Andreas Achenbach (b. 1815-d. 1910) was a German landscape painter, a pioneer of the German realist school.
Achenbach was born at Kassel, he began his art education at the age of 12 in Dusseldorf under Friedrich Wilhelm Schadow at the Dusseldorf Academy of Painting. He was the first artist of the Dusseldorf Academy of Painting to paint nature for its own sake. His paintings of the stormy North Sea, of Dutch canal, and of Rhineland villages contrasted favourably with the sentimental landscapes of his contemporaries.
In his early work he followed the pseudo-idealism of the German romantic school, but on removing to Munich in 1835, the stronger influence of Louis Gurlitt turned his talent into new channels, and he became the founder of the German realistic school. Although his landscapes evince too much of his aim at picture-making and lack personal temperament, he is a master of technique, and is historically important as a reformer.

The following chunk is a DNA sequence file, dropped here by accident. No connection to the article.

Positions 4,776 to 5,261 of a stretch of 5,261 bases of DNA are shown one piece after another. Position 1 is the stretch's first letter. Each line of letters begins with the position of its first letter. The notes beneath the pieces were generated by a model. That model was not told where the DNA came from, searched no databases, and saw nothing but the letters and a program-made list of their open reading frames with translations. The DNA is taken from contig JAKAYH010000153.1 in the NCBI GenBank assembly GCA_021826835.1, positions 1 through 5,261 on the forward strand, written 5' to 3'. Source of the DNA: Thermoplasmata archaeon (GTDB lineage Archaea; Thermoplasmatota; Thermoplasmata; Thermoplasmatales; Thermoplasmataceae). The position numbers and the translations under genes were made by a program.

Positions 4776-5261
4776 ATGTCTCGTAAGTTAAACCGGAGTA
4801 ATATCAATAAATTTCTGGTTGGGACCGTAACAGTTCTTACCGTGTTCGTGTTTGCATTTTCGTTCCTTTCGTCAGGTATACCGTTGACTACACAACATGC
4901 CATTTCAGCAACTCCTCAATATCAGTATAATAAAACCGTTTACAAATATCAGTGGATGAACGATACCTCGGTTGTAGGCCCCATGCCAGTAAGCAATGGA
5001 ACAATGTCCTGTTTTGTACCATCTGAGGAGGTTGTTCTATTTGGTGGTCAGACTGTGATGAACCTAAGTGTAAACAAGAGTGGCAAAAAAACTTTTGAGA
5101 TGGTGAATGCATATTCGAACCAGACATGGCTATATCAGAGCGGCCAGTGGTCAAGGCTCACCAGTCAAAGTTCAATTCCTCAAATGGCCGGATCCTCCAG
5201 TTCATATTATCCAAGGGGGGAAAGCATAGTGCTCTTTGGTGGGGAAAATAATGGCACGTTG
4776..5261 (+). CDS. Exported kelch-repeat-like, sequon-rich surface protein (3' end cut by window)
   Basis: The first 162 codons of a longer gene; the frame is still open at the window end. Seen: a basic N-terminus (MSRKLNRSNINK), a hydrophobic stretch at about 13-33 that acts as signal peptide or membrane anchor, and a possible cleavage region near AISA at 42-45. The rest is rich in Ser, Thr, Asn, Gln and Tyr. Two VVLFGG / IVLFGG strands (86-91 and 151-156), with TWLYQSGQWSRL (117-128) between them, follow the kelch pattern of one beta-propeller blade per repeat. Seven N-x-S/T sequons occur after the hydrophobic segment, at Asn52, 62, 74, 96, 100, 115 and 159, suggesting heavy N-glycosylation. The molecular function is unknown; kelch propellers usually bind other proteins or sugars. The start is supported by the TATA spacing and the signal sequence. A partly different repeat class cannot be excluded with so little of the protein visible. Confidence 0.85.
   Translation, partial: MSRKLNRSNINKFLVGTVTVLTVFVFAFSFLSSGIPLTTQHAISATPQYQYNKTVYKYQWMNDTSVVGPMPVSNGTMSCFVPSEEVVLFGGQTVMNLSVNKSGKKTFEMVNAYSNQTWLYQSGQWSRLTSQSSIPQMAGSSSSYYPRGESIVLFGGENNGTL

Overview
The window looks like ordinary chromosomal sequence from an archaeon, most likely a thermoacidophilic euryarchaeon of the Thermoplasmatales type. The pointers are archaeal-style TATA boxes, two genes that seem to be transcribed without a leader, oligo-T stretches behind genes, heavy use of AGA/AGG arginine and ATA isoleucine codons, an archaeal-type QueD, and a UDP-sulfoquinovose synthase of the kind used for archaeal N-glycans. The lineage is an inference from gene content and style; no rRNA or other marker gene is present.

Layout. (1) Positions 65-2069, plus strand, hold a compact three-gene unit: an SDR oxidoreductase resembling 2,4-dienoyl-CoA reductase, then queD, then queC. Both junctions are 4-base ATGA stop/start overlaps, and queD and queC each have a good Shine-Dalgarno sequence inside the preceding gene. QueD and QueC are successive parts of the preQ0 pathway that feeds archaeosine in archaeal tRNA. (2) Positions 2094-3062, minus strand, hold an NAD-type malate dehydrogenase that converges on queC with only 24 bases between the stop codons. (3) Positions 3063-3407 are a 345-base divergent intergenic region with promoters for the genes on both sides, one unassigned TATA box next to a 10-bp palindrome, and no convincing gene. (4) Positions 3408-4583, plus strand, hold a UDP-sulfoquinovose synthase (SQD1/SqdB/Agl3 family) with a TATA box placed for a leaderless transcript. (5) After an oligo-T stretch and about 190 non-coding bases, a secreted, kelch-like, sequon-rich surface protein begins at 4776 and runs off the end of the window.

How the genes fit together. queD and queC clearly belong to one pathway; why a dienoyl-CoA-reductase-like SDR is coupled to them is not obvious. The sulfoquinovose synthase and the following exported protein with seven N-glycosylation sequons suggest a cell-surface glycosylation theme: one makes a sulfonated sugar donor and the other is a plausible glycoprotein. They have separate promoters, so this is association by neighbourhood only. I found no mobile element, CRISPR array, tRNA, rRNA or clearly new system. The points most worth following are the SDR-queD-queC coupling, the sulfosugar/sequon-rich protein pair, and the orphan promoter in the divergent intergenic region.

A number of his finest works are to be found at the Berlin National Gallery, the New Pinakothek in Munich, and the galleries at Dresden, Darmstadt, Cologne, Dusseldorf, Leipzig and Hamburg.
He died in Dusseldorf at the age of 95.